I actually in that moment I was prepared to never see my parents again, because I was so hurt. curious. If there was a moment where you felt those walls breaking down well, the next opening between us was in the fall of twenty nineteen. My father laws bone marrow disease devolved in two leukemia. We knew the coming end. We could see it, and so it was in january that he wanted to have a party he said to April. What's the point, if I'm dead, I don't get to hear all these great things. People have to say about me. I mean this. Guy is just funny and we came up with an invite list.
Did you invite your parents? So that was the thing? Is they said? What do you want them they're? So here's something that I told April and only her in private. I said you know April. I can forgive my mother for not coming to our wedding, but if your father, eyes before my parents ever get to meet him. I will not forgive that I can't so she emailed my mom, told my mom about this party, and I was convinced that they weren't going to what because the restaurant was feeling fast. At one point, there was a commotion and a four of the restaurant. What's going on And suddenly I saw my father a b line to the door, restaurant and followed by his wife, my mother, in law. And the next thing I knew I saw me
mother how giving my father o. Gosh. I I slipped back behind the bar, the restaurant and just stopped. There must have been so beautiful and so surprising for you. How did that make you feel. I can't tell you like the emotions. A lot of different emotions, clay around my art, but what I can tell you is one of those emotions was relief like, oh, my god, you know it's like a cheese leave it. my mom to just slip in under the wire, not knowing that I was about to not forgive her she's just slipped in right, under the wire here. They all embraced my mother in law and father in law.
mother and my father and everybody who was in that room was just in tears. Everybody understood the bigness at that moment, My father in law died a month later and was the one that I contacted its text at her three words. He is gone. She replied with three words in kind, not sorry cold, and that's when I knew we were gonna, be ok, my mom, and I tell me what that sorry represents to you oh gosh, and that sorry was everything. Sorry is an open door for me. It meant we can begin a new relationship. The old. one between my mother and an eye is gone. So clear,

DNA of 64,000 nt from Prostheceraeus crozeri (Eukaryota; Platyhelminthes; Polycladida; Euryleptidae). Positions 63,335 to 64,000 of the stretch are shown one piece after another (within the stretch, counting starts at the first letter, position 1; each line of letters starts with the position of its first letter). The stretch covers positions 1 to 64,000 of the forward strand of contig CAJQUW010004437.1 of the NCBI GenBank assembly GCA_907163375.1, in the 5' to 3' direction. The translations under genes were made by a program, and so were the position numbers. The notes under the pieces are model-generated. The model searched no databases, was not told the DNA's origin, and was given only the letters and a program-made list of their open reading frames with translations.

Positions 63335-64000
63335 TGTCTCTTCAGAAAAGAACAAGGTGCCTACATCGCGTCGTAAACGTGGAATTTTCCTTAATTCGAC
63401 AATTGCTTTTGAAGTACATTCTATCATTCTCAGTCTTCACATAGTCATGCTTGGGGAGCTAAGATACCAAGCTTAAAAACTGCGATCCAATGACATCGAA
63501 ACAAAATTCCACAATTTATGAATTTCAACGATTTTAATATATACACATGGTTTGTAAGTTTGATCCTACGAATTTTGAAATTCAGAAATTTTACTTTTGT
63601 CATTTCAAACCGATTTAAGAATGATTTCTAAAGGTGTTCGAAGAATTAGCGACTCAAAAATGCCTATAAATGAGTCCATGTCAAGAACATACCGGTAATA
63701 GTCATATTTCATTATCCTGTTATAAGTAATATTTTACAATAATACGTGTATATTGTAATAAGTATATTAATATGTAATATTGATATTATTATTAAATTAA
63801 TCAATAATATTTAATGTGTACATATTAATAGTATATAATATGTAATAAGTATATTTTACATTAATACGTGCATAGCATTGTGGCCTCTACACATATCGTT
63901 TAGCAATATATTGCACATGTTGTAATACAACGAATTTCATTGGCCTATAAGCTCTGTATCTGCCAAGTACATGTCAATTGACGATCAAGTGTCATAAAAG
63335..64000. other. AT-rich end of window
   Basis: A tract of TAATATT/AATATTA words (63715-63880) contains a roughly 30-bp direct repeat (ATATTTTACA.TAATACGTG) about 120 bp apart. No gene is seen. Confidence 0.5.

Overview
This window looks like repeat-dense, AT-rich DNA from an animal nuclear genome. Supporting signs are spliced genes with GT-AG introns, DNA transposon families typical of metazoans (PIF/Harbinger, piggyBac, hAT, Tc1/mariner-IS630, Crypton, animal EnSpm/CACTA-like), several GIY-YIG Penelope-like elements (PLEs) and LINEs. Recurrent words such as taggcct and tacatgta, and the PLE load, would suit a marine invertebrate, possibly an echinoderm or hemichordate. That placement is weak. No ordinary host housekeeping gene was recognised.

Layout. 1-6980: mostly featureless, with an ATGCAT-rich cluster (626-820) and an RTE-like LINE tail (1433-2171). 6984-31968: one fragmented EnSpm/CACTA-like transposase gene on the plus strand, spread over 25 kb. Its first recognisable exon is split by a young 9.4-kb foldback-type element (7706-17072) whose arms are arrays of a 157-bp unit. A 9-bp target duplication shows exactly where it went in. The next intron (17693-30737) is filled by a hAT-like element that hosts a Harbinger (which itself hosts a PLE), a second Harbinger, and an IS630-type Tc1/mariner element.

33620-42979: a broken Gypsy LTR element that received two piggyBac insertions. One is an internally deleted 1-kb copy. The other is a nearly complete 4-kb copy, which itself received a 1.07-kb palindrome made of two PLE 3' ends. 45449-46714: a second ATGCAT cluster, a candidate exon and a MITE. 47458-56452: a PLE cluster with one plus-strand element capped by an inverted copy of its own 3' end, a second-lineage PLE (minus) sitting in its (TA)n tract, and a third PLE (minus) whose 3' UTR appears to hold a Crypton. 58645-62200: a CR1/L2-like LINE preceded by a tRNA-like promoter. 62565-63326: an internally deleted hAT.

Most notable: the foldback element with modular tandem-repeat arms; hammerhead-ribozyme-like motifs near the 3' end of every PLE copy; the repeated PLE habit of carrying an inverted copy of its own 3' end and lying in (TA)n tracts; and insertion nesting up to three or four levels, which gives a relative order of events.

your mom, has undergone their shift. Where do you like your mom has shifted to. Where is she now so I truly believe she has shifted to a place of openness. I don't No if she will ever fully embrace having a gay daughter but I'll take acceptance. I dont need to be embraced for being gay asano for acceptance and goodwill. Thank you so much for talking to me today, o day you. Well, I don't think I've tried to mention any and look well, I'm grateful. Thank you so much for your time. Thank you The
coming up next week I love love Precision with Amy pitman Aimee had a miscarriage then she had another child. We had a beautiful baby boy, but he doesn't replace the baby. That's laws, so I'm a mom to babies, one I got to hold and one I never got to that's next week and modern love the Modern love is produced by julia bioterrorism, Christina Josiah, illicit dudley and HANS buteux, its edited by Sarah saracens. This episode was mixed by day.
power. The modern love tee music is by Dan Powell original music. In this episode by Dan Powell. Digital production by my future blarney nl, globally, an especial thanks to anna annie and now globally, an especial thanks to Anna diamond at atom. The modern love column is edited by Daniel merely is the editor of modern love projects anna Martin thanks for listening.
Transcript generated on 2022-10-28.